Our experts at DSR Tax Claims know how hard it is to find good, quality information about HMRC’s tax regulations that is easy to understand, and that’s why we have created these handy guides to tell you everything you need to know. Our aim is to make life easier for our clients and that is why we want to share our expertise with you. You can also call our friendly team on 0330 122 9972 – we’re the tax experts you can trust.
What are HMRC’s rules on record keeping?
So that you are able to fill in your Self Assessment tax return, HMRC expect you to keep good records of your finances. You will need these records to be able to complete your tax return accurately and completely. HMRC also have the right to ask to check your documents to ensure that your tax return is correct – they won’t ask to check them each time you submit your Self Assessment tax return but they could if they so wished, so you have to be able to prove to HMRC that your tax return is an accurate reflection of your taxes. If you are self-employed, you also have to keep records for your business incomings and outgoings so that you can prove how much you have earned and how much tax relief you are entitled to claim.
HMRC don’t set any rules on how you should keep your records. You can keep paper copies, store them digitally or keep them online using a tax an accounting software application – whichever way works best for you and your financial circumstances. However, if HMRC feel that your records haven’t been kept correctly they can issue you with a penalty charge – so if your records aren’t complete, accurate or readable, you might get hit with an HMRC penalty.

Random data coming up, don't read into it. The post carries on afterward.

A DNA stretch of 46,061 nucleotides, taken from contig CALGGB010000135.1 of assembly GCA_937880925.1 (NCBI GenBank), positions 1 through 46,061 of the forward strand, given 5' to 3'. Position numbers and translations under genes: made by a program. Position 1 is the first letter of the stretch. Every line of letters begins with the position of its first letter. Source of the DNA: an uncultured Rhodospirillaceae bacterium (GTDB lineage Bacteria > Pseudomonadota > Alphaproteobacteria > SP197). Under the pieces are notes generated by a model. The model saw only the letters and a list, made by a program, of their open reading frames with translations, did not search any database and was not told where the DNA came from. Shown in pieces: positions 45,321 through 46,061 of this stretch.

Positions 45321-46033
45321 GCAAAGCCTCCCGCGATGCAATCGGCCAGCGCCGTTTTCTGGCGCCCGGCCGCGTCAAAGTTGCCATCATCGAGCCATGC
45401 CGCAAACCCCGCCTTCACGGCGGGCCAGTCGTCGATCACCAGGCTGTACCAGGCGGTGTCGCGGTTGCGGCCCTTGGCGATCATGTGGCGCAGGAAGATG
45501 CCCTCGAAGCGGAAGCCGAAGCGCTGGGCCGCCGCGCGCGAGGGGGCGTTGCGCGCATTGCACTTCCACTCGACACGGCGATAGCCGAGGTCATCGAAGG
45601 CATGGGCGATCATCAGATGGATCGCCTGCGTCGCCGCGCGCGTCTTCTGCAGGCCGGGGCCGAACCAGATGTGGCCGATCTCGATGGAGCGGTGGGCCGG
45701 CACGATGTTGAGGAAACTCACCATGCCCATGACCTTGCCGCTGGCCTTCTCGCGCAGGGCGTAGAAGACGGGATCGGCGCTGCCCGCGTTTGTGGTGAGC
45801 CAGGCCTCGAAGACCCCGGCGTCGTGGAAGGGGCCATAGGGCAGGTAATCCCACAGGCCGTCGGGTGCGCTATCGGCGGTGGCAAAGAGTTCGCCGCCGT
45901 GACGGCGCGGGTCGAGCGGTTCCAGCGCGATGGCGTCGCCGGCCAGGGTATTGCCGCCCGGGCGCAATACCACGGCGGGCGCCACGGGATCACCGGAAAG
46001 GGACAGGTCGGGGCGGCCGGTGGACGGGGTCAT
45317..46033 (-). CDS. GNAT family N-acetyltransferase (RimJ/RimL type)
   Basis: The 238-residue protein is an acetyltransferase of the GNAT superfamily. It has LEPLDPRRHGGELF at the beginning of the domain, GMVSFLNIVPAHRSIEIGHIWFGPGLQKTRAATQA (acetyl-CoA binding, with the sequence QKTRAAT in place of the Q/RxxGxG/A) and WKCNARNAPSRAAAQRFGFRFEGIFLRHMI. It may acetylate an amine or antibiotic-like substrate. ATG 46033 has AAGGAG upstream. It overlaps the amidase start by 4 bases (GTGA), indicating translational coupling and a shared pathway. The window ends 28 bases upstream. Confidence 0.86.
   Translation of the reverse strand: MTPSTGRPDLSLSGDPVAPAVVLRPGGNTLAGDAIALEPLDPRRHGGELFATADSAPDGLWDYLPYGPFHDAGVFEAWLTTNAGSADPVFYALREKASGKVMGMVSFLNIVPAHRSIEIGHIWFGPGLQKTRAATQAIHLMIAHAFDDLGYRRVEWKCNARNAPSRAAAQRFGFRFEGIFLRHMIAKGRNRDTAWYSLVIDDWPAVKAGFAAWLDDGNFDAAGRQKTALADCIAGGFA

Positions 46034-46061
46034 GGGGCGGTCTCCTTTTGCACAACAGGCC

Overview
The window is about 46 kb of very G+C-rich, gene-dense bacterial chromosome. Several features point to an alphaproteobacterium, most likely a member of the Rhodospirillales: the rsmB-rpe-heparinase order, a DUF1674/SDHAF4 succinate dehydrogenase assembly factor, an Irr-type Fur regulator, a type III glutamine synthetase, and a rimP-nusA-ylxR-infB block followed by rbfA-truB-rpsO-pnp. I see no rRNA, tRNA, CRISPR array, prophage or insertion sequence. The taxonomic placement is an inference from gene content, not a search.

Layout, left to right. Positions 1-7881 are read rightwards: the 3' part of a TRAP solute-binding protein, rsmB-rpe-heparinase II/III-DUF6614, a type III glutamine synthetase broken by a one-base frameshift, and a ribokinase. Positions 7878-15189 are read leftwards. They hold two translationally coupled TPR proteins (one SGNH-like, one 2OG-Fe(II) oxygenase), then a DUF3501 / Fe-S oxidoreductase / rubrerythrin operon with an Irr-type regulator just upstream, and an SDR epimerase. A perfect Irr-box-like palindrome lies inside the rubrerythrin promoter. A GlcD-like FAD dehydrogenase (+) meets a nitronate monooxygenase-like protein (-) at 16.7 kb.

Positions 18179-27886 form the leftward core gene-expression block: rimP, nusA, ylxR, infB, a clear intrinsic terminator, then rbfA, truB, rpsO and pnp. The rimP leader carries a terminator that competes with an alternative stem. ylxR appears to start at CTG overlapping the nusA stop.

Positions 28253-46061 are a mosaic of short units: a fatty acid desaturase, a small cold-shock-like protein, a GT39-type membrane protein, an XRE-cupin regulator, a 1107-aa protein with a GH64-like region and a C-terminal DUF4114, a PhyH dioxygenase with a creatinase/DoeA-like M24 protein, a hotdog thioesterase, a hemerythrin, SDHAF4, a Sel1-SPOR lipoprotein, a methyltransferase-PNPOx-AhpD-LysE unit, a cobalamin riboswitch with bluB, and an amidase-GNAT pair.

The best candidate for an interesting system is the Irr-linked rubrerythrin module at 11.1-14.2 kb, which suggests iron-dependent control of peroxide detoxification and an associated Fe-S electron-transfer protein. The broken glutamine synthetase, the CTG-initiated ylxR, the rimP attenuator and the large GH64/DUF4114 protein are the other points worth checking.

What happens if your records have been lost or destroyed?
Unfortunately, you can’t use the old “dog ate my tax records” excuse not to keep or provide HMRC with accurate records of your finances. But HMRC does recognise that sometimes financial records can be lost or destroyed – maybe you have moved house and your records have gone astray or you have suffered a fire or some other disaster has befallen your home, taking your financial records with it. In these instances, there are ways around this to make sure you can still complete your Self Assessment tax return.
You will be able to get copies of some of your records, such as bank statements or supplier invoices, by contacting the organisation who originally sent you the record and asking for a duplicate. If you aren’t able to recreate all your records, you are able to use ‘provisional’ or ‘estimated’ figures but you do need to inform HMRC that you are using provisional or estimated figures – you need to use the “Any other information” box to inform HMRC that your figures aren’t exact.
‘Estimated’ figures are those that you won’t be able to confirm later, for example, by getting duplicate paperwork. ‘Provisional’ figures are those which you will be able to confirm at a later date, once you have received the duplicated bank statements or other paperwork.